Delta Air Lines has reported its financial results for the third quarter of 2021. The carrier notched a $1.2 billion profit, including government support. However, even more exciting, excluding government support, the airline turned a profit of $216 million – its first profit excluding government support since the crisis began in early 2020. Separately, the airline also announced it would be acquiring two more Airbus A350 aircraft.
Delta’s third-quarter results
Delta Air Lines saw a strong rebound in the third quarter of 2021. With people stepping back on planes and booking flights, the airline swung back to profitability. In the second quarter, Delta also reported a net profit. However, that profit was driven by government support. While the higher 16.7% margin for this quarter was driven by government support, the adjusted profit, excluding government support, was a 2.6% margin – a somewhat slim profit.
Nevertheless, the airline saw plenty of positive financial trends. Adjusted operating revenue was $8.3 billion, a $1.9 billion (or 30%) improvement compared to the second quarter of 2020. Compared to the third quarter of 2019, operating revenue was 66% restored. Total passenger revenue was 63% recovered, primarily due to the delay in higher-yield business customers returning to the skies.
CEO Ed Bastian stated the following on the results:
“Our September quarter marked an important milestone in our recovery, with our first quarterly profit since the start of the pandemic. Our revenues reached two-thirds of 2019 levels thanks to the industry-leading operational performance our people delivered through a busy summer, once again showing why they are the best in the business. While demand continues to improve, the recent rise in fuel prices will pressure our ability to remain profitable for the December quarter. As the recovery progresses, I am confident in our path to sustained profitability as we continue to provide best-in-class service to our customers, strengthen preference for our brand, while creating a simpler, more efficient airline.”
Strong results in various segments
Domestic and Latin America and the Caribbean are the strongest parts of Delta’s network for now. In the domestic market, passenger revenues were 72% restored in the quarter, compared to the third quarter of 2019. International passenger revenue recovered to 42% of third-quarter 2019 levels.
Latin America and the Caribbean lead the way with a whopping 84% restoration in passenger revenues of the international recovery. Transatlantic revenues were only 35% restored, but up 20 points quarter-over-quarter as more borders opened up, Delta launched new routes, and travelers booked flights. Transpacific flights remain weak, with a revenue return of only 20% as borders remain tightly shut in key geographies.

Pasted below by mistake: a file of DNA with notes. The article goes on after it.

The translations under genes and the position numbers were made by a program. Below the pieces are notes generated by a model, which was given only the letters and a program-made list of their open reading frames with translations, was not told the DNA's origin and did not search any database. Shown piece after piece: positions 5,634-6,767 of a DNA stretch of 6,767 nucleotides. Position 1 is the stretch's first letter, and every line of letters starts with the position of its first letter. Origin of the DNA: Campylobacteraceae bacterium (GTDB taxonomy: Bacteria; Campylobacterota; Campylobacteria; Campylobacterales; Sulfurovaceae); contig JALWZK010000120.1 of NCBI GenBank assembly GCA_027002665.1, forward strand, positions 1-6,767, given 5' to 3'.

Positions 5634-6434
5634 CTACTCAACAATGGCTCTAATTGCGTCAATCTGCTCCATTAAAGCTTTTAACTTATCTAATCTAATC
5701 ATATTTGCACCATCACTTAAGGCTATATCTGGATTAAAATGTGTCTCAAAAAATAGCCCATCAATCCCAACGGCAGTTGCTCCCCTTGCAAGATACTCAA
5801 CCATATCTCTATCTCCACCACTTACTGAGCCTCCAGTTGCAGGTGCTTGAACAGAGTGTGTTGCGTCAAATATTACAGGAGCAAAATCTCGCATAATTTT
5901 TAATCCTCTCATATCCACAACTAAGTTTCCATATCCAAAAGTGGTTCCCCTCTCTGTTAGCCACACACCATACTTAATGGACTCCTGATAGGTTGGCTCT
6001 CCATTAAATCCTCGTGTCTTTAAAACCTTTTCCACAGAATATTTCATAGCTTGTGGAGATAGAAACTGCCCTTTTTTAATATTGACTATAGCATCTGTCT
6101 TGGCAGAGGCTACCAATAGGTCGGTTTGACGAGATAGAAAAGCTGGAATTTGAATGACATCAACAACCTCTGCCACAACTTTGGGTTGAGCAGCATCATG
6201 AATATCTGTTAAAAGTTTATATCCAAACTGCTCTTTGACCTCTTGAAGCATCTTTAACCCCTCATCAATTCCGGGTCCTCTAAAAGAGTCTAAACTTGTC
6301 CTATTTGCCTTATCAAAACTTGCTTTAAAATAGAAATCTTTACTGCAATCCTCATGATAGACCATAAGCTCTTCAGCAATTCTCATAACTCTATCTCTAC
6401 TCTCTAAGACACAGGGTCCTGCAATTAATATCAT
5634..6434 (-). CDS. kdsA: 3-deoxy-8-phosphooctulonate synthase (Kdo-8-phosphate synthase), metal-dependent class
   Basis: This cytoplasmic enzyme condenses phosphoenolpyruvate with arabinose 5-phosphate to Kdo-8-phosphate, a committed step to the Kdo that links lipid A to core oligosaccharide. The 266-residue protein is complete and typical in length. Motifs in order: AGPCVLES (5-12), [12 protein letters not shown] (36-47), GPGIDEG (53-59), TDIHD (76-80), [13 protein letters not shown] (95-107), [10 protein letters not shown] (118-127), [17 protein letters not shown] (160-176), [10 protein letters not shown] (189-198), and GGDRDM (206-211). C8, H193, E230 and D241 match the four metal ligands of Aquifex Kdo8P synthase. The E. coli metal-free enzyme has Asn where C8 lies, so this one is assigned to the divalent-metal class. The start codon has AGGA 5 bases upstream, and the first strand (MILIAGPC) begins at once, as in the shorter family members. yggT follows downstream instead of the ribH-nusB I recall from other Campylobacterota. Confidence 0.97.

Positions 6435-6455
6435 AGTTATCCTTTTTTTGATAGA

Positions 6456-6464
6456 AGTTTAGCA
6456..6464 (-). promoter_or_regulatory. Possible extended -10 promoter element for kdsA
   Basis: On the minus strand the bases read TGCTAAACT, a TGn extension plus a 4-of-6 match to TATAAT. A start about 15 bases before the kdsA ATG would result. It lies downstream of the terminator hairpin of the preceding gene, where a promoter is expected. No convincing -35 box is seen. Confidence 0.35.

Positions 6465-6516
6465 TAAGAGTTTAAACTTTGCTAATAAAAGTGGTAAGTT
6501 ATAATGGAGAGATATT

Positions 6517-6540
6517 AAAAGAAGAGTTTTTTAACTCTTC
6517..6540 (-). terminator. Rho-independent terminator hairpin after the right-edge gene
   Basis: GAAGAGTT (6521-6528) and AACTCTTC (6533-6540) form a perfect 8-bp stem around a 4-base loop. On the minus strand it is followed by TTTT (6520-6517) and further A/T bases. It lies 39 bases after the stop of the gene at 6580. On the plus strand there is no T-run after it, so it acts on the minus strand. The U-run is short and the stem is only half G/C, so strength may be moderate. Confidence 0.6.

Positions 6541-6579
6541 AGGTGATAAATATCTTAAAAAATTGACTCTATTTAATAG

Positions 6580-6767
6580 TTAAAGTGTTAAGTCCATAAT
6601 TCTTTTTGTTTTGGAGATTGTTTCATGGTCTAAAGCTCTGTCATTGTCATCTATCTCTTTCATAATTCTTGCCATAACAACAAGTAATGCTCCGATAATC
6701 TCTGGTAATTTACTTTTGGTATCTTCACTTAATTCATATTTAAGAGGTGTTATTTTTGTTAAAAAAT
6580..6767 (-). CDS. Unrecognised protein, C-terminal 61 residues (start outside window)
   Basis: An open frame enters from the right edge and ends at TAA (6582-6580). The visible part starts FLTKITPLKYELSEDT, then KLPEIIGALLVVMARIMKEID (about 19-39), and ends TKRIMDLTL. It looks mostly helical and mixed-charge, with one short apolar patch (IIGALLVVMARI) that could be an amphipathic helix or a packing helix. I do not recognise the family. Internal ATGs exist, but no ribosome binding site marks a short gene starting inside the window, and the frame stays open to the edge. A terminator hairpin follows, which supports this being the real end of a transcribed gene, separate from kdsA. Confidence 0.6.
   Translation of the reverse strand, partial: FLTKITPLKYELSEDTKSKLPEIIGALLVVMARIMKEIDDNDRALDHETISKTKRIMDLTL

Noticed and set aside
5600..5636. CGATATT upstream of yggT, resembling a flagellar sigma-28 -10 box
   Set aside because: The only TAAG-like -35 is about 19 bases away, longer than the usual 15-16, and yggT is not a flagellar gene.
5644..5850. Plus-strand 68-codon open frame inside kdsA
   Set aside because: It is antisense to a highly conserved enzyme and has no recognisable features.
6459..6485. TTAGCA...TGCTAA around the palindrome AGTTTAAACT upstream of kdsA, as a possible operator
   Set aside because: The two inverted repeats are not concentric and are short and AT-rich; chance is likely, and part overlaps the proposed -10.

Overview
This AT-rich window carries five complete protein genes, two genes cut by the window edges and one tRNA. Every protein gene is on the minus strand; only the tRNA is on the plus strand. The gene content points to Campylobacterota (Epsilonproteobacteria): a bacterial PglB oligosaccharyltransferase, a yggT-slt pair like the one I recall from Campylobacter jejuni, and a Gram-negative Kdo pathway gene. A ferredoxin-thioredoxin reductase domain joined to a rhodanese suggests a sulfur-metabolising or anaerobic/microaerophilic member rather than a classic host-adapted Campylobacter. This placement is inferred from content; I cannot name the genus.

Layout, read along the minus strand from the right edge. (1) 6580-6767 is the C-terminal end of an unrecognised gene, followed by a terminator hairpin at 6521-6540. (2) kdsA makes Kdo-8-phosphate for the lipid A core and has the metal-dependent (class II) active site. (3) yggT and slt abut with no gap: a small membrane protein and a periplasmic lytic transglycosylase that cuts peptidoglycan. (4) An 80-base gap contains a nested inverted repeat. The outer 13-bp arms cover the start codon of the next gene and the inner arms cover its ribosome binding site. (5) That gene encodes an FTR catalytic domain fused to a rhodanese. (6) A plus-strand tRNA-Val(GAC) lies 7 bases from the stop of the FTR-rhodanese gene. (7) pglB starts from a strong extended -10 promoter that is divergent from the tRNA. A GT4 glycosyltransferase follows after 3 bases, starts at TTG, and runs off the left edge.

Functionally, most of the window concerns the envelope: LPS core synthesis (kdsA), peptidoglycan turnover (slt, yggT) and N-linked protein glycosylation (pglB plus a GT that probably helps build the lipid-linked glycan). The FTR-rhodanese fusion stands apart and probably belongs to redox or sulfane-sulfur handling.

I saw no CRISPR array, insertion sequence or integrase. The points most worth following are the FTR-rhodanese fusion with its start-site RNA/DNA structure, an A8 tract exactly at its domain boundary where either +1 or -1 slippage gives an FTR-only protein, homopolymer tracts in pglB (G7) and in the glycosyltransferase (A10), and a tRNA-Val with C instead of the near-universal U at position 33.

Premium cabins were a bright spot in Delta’s results, with domestic and short-haul Latin America revenue outperforming and outpacing economy revenues by approximately 10 points. This is a trend Delta has seen throughout the crisis. Relative to the third quarter of 2019, Delta saw an increase in paid premium cabin load factors, which means more people now in these geographies paid outright for a premium cabin seat, whether it be extra-legroom economy or first/business class, than in 2019.
Business travel is coming back. In July, corporate volumes improved, but the airline noted it slowed in September, with only 40% of corporate volumes recovered in the quarter. The airline blamed it on the unfortunately named delta variant. Nevertheless, Delta saw an improvement in corporate volumes in late September and into early October as case counts and hospitalizations have trended downward. This 40% recovery is a ten-point sequential improvement from the second quarter.
Looking ahead, Delta Air Lines expects an 80% restoration of capacity in the fourth quarter compared to the same period in 2019. This is on revenue recovered in the low 70s (a decline of roughly 25-30% of 2019 levels).
Adding two more Airbus A350s
Delta further announced an incremental acquisition of two more used Airbus A350-900 aircraft. These jets are planned for delivery in the fourth quarter and augment the 29 Boeing 737-900ERs and seven Airbus A350-900s it picked up from the used market in July.
Delta viewed this as an opportunistic acquisition of gently used airframes that will further the carrier’s fleet simplification and rebuilding strategy. Delta retired 18 of its Boeing 777s, and now the Airbus A350-900 will be an important aircraft to backfill those losses, restore routes only the 777 could operate, and move Delta into a more efficient future with its fleet.